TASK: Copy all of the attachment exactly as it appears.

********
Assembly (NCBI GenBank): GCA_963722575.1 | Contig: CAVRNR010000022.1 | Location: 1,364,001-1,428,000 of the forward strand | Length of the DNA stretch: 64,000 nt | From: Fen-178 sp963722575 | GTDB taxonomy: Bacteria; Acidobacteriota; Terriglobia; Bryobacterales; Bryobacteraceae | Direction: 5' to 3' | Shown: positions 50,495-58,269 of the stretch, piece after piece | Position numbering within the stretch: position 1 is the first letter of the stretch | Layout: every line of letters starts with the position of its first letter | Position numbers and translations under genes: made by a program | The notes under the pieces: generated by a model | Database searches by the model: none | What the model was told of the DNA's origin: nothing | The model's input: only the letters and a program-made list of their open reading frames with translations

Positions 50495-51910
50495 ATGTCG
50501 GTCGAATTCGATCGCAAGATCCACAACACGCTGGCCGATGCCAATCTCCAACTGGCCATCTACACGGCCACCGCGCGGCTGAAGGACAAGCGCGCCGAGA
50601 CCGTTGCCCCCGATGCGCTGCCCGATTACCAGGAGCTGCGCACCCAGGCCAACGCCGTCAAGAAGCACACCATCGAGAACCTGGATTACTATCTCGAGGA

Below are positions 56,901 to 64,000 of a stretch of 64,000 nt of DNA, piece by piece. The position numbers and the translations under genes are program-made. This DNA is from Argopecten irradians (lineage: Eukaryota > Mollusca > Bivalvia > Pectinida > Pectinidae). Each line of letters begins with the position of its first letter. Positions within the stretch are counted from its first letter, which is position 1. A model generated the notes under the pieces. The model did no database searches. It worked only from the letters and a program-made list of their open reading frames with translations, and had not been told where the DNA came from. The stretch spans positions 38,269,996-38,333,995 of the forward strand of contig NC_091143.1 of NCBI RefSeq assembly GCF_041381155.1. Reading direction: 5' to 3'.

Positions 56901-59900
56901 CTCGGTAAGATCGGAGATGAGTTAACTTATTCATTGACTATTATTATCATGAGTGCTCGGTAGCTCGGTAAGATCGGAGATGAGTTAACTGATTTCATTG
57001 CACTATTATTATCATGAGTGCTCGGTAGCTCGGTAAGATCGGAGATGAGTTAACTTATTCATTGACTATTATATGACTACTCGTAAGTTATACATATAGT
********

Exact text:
Assembly (NCBI GenBank): GCA_963722575.1 | Contig: CAVRNR010000022.1 | Location: 1,364,001-1,428,000 of the forward strand | Length of the DNA stretch: 64,000 nt | From: Fen-178 sp963722575 | GTDB taxonomy: Bacteria; Acidobacteriota; Terriglobia; Bryobacterales; Bryobacteraceae | Direction: 5' to 3' | Shown: positions 50,495-58,269 of the stretch, piece after piece | Position numbering within the stretch: position 1 is the first letter of the stretch | Layout: every line of letters starts with the position of its first letter | Position numbers and translations under genes: made by a program | The notes under the pieces: generated by a model | Database searches by the model: none | What the model was told of the DNA's origin: nothing | The model's input: only the letters and a program-made list of their open reading frames with translations

Positions 50495-51910
50495 ATGTCG
50501 GTCGAATTCGATCGCAAGATCCACAACACGCTGGCCGATGCCAATCTCCAACTGGCCATCTACACGGCCACCGCGCGGCTGAAGGACAAGCGCGCCGAGA
50601 CCGTTGCCCCCGATGCGCTGCCCGATTACCAGGAGCTGCGCACCCAGGCCAACGCCGTCAAGAAGCACACCATCGAGAACCTGGATTACTATCTCGAGGA

Below are positions 56,901 to 64,000 of a stretch of 64,000 nt of DNA, piece by piece. The position numbers and the translations under genes are program-made. This DNA is from Argopecten irradians (lineage: Eukaryota > Mollusca > Bivalvia > Pectinida > Pectinidae). Each line of letters begins with the position of its first letter. Positions within the stretch are counted from its first letter, which is position 1. A model generated the notes under the pieces. The model did no database searches. It worked only from the letters and a program-made list of their open reading frames with translations, and had not been told where the DNA came from. The stretch spans positions 38,269,996-38,333,995 of the forward strand of contig NC_091143.1 of NCBI RefSeq assembly GCF_041381155.1. Reading direction: 5' to 3'.

Positions 56901-59900
56901 CTCGGTAAGATCGGAGATGAGTTAACTTATTCATTGACTATTATTATCATGAGTGCTCGGTAGCTCGGTAAGATCGGAGATGAGTTAACTGATTTCATTG
57001 CACTATTATTATCATGAGTGCTCGGTAGCTCGGTAAGATCGGAGATGAGTTAACTTATTCATTGACTATTATATGACTACTCGTAAGTTATACATATAGT